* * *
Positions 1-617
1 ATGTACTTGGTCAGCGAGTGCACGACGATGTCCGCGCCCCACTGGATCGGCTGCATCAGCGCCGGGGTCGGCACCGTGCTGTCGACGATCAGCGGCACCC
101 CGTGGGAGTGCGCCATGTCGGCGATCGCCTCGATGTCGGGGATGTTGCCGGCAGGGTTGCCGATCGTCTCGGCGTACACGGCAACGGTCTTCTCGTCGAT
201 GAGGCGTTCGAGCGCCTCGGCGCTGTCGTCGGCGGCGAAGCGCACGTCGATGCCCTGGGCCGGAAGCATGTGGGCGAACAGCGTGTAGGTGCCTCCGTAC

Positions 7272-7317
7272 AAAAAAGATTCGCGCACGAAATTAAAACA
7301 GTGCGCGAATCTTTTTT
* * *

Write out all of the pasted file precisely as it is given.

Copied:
Positions 1-617
1 ATGTACTTGGTCAGCGAGTGCACGACGATGTCCGCGCCCCACTGGATCGGCTGCATCAGCGCCGGGGTCGGCACCGTGCTGTCGACGATCAGCGGCACCC
101 CGTGGGAGTGCGCCATGTCGGCGATCGCCTCGATGTCGGGGATGTTGCCGGCAGGGTTGCCGATCGTCTCGGCGTACACGGCAACGGTCTTCTCGTCGAT
201 GAGGCGTTCGAGCGCCTCGGCGCTGTCGTCGGCGGCGAAGCGCACGTCGATGCCCTGGGCCGGAAGCATGTGGGCGAACAGCGTGTAGGTGCCTCCGTAC

Positions 7272-7317
7272 AAAAAAGATTCGCGCACGAAATTAAAACA
7301 GTGCGCGAATCTTTTTT